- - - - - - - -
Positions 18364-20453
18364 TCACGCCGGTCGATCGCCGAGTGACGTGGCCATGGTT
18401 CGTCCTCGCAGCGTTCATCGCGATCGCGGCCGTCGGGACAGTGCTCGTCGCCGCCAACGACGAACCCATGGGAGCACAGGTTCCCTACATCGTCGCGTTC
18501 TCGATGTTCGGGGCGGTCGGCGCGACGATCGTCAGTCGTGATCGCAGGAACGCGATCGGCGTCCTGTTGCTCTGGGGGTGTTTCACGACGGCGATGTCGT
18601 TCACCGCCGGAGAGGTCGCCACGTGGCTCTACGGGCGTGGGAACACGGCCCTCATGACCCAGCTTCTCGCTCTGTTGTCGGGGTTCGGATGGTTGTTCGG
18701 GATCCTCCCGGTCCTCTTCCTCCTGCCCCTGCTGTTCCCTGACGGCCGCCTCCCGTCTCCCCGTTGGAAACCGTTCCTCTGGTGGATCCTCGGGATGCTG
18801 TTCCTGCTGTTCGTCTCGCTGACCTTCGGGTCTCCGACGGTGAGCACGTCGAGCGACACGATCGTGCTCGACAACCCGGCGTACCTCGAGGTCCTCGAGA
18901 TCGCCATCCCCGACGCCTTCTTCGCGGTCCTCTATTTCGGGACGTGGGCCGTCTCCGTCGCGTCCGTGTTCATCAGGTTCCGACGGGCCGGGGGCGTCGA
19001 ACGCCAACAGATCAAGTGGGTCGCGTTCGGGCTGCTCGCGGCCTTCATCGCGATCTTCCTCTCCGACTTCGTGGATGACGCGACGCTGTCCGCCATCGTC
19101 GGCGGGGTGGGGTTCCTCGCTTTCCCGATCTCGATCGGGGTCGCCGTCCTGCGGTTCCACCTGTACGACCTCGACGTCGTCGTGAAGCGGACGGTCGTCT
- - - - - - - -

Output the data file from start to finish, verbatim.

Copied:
Positions 18364-20453
18364 TCACGCCGGTCGATCGCCGAGTGACGTGGCCATGGTT
18401 CGTCCTCGCAGCGTTCATCGCGATCGCGGCCGTCGGGACAGTGCTCGTCGCCGCCAACGACGAACCCATGGGAGCACAGGTTCCCTACATCGTCGCGTTC
18501 TCGATGTTCGGGGCGGTCGGCGCGACGATCGTCAGTCGTGATCGCAGGAACGCGATCGGCGTCCTGTTGCTCTGGGGGTGTTTCACGACGGCGATGTCGT
18601 TCACCGCCGGAGAGGTCGCCACGTGGCTCTACGGGCGTGGGAACACGGCCCTCATGACCCAGCTTCTCGCTCTGTTGTCGGGGTTCGGATGGTTGTTCGG
18701 GATCCTCCCGGTCCTCTTCCTCCTGCCCCTGCTGTTCCCTGACGGCCGCCTCCCGTCTCCCCGTTGGAAACCGTTCCTCTGGTGGATCCTCGGGATGCTG
18801 TTCCTGCTGTTCGTCTCGCTGACCTTCGGGTCTCCGACGGTGAGCACGTCGAGCGACACGATCGTGCTCGACAACCCGGCGTACCTCGAGGTCCTCGAGA
18901 TCGCCATCCCCGACGCCTTCTTCGCGGTCCTCTATTTCGGGACGTGGGCCGTCTCCGTCGCGTCCGTGTTCATCAGGTTCCGACGGGCCGGGGGCGTCGA
19001 ACGCCAACAGATCAAGTGGGTCGCGTTCGGGCTGCTCGCGGCCTTCATCGCGATCTTCCTCTCCGACTTCGTGGATGACGCGACGCTGTCCGCCATCGTC
19101 GGCGGGGTGGGGTTCCTCGCTTTCCCGATCTCGATCGGGGTCGCCGTCCTGCGGTTCCACCTGTACGACCTCGACGTCGTCGTGAAGCGGACGGTCGTCT